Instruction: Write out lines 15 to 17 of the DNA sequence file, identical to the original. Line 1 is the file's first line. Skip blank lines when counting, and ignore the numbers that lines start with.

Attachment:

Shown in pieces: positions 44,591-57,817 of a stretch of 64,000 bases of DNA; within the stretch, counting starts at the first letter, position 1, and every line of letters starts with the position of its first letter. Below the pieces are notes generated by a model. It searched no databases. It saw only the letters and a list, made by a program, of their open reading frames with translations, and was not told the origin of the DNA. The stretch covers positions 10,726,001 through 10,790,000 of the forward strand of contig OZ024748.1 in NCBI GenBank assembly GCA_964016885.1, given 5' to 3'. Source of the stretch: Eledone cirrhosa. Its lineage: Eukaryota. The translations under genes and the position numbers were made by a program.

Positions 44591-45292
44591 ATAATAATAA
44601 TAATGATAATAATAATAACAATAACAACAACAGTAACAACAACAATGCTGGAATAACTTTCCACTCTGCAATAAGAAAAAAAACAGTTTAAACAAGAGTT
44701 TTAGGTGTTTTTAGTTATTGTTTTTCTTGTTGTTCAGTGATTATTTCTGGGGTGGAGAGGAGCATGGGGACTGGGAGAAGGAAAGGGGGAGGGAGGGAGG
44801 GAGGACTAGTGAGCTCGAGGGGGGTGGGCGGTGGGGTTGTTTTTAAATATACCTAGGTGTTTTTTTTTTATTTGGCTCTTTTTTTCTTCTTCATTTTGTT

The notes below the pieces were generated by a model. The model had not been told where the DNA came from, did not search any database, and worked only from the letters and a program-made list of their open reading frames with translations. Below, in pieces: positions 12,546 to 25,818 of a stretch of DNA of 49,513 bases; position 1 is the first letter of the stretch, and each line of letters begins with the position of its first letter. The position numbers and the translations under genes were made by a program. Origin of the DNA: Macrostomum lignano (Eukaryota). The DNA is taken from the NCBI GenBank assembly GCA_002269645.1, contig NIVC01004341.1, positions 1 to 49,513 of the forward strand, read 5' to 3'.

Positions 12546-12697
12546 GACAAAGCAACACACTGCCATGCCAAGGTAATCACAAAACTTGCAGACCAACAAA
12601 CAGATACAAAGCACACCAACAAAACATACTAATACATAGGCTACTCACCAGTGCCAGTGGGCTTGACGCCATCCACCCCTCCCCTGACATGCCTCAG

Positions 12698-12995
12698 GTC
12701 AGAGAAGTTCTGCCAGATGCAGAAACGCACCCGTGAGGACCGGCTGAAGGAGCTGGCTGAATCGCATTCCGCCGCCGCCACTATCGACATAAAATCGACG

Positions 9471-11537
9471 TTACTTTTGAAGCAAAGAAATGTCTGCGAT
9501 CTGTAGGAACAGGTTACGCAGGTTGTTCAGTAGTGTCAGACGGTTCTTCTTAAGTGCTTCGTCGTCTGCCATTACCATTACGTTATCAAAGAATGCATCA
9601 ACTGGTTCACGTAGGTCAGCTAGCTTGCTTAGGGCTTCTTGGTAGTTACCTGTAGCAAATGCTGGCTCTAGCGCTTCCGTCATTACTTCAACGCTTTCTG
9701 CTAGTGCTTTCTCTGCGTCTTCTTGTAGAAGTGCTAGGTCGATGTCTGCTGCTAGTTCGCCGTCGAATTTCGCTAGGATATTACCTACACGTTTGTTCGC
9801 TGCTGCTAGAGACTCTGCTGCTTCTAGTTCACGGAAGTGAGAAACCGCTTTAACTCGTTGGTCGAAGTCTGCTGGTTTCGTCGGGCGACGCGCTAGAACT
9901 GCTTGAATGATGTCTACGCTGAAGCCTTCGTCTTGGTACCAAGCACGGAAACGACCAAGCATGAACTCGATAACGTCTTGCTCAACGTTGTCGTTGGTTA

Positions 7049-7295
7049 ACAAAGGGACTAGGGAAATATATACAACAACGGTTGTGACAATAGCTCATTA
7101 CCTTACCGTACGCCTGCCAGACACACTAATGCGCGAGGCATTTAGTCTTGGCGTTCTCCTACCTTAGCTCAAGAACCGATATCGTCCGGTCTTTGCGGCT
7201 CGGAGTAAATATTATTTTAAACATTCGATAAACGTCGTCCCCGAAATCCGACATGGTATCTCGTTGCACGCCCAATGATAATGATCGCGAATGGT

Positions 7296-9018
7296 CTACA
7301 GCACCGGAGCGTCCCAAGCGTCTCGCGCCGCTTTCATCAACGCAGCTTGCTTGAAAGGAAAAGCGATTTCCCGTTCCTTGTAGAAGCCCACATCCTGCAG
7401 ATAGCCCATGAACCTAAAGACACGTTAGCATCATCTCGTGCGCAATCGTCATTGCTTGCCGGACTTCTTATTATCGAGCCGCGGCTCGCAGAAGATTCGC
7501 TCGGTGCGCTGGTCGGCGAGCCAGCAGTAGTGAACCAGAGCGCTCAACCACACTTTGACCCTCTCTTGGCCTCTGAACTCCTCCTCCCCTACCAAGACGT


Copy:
9471 TTACTTTTGAAGCAAAGAAATGTCTGCGAT
9501 CTGTAGGAACAGGTTACGCAGGTTGTTCAGTAGTGTCAGACGGTTCTTCTTAAGTGCTTCGTCGTCTGCCATTACCATTACGTTATCAAAGAATGCATCA
9601 ACTGGTTCACGTAGGTCAGCTAGCTTGCTTAGGGCTTCTTGGTAGTTACCTGTAGCAAATGCTGGCTCTAGCGCTTCCGTCATTACTTCAACGCTTTCTG